Urban landscapes

The urban landscape refers to the biological, physical and social components that are specific to a geographical area or city. As the majority of the world’s population is concentrated in urban environments it is vitally important to understand and examine the growing number of challenges and risks to society that cities face. These can include issues pertaining to crime, health, migration, land ownership, pollution, governance, and inequality, among numerous others, as well as their linkages in an urban setting. In addition, the role of Urban Green Spaces is key in both contributing to biodiversity, and to the ability of biodiversity to support both climate mitigation and adaptation in cities.  Research in the Department aims to critically examine these, and other issues affecting the urban landscape and our place in it, and include the following: 

  • Building properties (footprint, roof planes, facades) extraction in urban areas
  • Geospatial data needs for informal settlement upgrading Inequalities in access to healthcare facilities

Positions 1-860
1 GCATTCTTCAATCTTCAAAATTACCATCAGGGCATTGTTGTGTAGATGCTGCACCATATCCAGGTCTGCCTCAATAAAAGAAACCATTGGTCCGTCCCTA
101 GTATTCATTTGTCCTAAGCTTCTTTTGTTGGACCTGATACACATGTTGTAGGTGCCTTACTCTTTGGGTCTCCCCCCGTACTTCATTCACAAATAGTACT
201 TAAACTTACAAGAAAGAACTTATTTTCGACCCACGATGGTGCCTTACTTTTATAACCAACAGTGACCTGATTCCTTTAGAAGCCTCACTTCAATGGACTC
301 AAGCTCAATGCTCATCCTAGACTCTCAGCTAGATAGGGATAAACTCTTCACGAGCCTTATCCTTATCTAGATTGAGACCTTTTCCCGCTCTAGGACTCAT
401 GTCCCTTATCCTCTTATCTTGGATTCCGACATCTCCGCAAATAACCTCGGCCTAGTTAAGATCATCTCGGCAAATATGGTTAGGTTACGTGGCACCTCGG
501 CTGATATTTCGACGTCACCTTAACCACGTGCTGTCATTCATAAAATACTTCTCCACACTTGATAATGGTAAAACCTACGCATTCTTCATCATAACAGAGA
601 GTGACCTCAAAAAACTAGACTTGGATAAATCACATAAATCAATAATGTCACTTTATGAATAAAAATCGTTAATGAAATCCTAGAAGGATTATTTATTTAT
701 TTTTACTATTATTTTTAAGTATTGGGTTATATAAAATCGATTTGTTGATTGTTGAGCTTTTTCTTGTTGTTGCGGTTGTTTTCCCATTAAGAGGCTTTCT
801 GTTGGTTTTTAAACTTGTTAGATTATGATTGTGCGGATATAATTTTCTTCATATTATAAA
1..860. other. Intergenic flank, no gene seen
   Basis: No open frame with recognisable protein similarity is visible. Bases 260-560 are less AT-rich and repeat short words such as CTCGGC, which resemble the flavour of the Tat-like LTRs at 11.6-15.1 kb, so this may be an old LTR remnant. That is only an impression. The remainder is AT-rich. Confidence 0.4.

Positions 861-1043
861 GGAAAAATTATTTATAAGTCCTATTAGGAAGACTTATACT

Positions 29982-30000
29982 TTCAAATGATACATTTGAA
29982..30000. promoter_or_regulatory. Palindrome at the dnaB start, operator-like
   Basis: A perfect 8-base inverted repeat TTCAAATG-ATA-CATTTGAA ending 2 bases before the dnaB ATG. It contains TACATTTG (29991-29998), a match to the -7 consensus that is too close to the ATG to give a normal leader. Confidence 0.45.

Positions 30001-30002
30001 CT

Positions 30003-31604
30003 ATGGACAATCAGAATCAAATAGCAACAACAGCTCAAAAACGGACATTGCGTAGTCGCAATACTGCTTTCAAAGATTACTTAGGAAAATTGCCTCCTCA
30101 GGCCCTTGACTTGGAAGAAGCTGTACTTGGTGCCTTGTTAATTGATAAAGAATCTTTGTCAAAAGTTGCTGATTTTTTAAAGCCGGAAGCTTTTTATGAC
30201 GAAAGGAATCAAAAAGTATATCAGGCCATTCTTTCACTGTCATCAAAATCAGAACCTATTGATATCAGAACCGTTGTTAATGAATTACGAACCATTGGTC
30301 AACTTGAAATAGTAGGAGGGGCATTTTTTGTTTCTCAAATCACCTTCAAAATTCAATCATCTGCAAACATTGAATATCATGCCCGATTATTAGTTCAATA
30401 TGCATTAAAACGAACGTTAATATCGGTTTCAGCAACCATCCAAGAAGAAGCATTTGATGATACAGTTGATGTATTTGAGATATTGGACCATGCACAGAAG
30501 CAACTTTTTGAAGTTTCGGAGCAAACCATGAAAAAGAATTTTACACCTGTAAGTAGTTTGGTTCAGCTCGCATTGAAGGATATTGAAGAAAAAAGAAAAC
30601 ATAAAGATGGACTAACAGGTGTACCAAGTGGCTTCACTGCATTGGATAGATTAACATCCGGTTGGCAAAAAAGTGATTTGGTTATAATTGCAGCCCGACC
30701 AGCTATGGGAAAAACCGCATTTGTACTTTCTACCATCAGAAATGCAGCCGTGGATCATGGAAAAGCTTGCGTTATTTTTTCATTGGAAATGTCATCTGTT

• Socio-spatial changes related to student geographies 
  • Spatial assessment and monitoring of Urban Green Spaces/ Biodiversity and their interaction with land surface temperature variability (e.g., urban heat island) 
  • Spatial examination of crime risk 
  • Street addressing in cities 
  • Urban and neighbourhood change in the post-apartheid city 
  • Urban air pollution

Staff involved include Dr Adedayo AdelekeProf Serena CoetzeeProf Gregory Breetzke, Prof Rebecca Garland, Dr JJ Gregory, Mr Samy Katumba,  Prof Abel Ramoelo

- Author Department of Geography, Geoinformatics and Meteorology
Published by Christel Hansen

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